Post frame is simply another proven method for framing a building. Compared to traditional “stick framing” or metal construction, modern post frame methods require less material per cubic foot. Additionally, a post frame building advantages include simpler site preparation and a shorter design-to-build time.
The result is a durable, practical, attractive, and more energy efficient building. Because of the many efficiencies, a high-quality post frame building often costs less than a comparable stick or metal frame structure.
Post frame buildings are often confused with earlier pole barn construction. However, modern methods and materials allow post frame buildings to serve an extensive range of attractive civic, commercial, educational, industrial, and residential structures. Post frame buildings offer a broad, open expanse with no interior load-bearing walls or intrusive columns. Perfect for warehousing, retail, and large equipment storage. As well, post frame continues to be the optimal choice for agricultural buildings like horse barns, tractor and equipment storage, tack rooms, and many other uses.
Properly constructed post frame buildings meet or exceed all building code requirements.
What are the Fundamentals of Post Frame Construction?
Instead of numerous, closely spaced lumber or metal supports, post frame buildings use high-quality, large sawn timber columns spaced at 6 to 8-foot intervals. These heavy columns are pretreated and embedded 4 to 5 feet into the ground in specially designed protective sleeves on a concrete base. The depth of the supports provides stability and absorbs the impact of high wind and tornado conditions by redistributing these evenly into the ground.
Post frame building begins on a level surface. Since the typical concrete foundation work is not required, the area should be graded evenly. Particularly paying attention to creating a slope for drainage away from the outer perimeter of the planned building.
The design of the building will not be overly complex. Doorways, windows, skylights, vents and roof structure are the essential elements. All components of the construction can be prefabricated off-site. As a result, the need for specialized labor is minimal when compared to other types of construction. In fact, once delivered, all elements of the building can be laid out on the ground in “envelope” fashion before installing to ensure proper angles and fit.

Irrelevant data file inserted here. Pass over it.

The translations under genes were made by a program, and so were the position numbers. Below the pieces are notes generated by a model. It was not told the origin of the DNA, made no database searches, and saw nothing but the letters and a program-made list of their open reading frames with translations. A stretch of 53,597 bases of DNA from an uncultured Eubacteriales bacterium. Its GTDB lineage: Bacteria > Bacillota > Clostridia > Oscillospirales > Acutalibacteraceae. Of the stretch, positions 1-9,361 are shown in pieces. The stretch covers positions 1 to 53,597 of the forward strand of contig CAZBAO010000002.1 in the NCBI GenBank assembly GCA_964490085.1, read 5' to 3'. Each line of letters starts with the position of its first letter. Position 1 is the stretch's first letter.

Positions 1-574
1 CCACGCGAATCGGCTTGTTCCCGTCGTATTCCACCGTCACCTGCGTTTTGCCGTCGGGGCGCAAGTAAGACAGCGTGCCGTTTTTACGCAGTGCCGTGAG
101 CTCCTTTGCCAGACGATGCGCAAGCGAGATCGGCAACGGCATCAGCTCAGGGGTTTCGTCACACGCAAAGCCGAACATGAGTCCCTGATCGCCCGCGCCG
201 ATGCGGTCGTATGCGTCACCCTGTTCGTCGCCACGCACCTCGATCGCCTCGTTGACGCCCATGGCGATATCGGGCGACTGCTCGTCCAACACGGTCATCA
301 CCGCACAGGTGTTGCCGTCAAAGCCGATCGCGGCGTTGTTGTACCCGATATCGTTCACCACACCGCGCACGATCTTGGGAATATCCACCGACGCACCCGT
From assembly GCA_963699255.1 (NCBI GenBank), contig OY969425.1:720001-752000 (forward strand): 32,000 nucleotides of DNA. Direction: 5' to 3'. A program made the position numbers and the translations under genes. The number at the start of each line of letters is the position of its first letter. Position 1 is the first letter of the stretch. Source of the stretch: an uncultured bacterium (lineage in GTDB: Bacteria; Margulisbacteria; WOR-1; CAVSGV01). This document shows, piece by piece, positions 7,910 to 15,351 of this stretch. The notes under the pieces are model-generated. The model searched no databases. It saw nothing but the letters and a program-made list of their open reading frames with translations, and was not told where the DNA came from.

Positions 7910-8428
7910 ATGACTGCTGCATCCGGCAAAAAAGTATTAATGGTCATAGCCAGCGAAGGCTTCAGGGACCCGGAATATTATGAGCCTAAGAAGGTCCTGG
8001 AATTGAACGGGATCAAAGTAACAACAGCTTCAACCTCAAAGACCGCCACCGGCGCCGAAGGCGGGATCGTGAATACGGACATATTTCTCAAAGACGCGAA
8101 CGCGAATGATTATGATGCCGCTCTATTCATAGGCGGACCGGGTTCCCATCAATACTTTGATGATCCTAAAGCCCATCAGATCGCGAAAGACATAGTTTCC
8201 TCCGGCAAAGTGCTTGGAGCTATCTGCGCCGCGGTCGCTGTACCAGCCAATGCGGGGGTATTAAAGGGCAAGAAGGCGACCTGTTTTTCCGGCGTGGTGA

First, all columns should be embedded and secured. Next the horizontal cross beams in place, then the trusses and roof structure are placed, and the entire building begins to take shape. Roof capacities, as with all other construction, are determined by local and building codes. Roof angles can vary substantially. Basically, depends upon the perimeter size and potential need for an attic, offices, or upstairs storage area.
Once the essential structure is in place, interior and exterior claddings may be applied. Any exterior façade is possible, including brick, wood, stone, aluminum siding, stucco or any combinations of these. Exterior features such as gables, dormers, and doorway arches that are typical of other structures may be added.
Roofing materials can be highly efficient shingles or practical metal. Each system has specific advantages. Additional support measures may be implemented in high wind and severe weather areas.
Adaptability of Post Frame Buildings
Post frame buildings provide much flexibility in the interior design. As businesses, agencies, or schools change, room configurations can be updated easily since interior walls are non-weight bearing. In addition, because of the broad span between vertical columns, future expansion is often easier than with traditional construction methods.
Energy Efficiency and Sustainability
Post frame buildings are energy efficient. Because of the wider spacing and deeper recesses in the wall structure, the insulating material can be thicker and wider with the fewer breaks compared to the 16” spacing between stick frame supports.
In addition, post frame buildings are constructed mostly from wood, a highly renewable resource. When replaced, trees provide a far more positive benefit to the environment than steel production. Also, other renewable and recycled materials are commonly used in post-frame construction.
Interested in discussing your building? Contact Pacemaker Builders today!
For More Information…
Check out the Frequently Asked Questions section of the Pacemaker Building blog section.
And, contact the experts at Pacemaker Post Frame Buildings to find out more about the beauty, economy, and durability of post-frame construction. Serving Elkhart County, St. Joseph County and surrounding areas, we can help you! Call Pacemaker at 888.834.4448.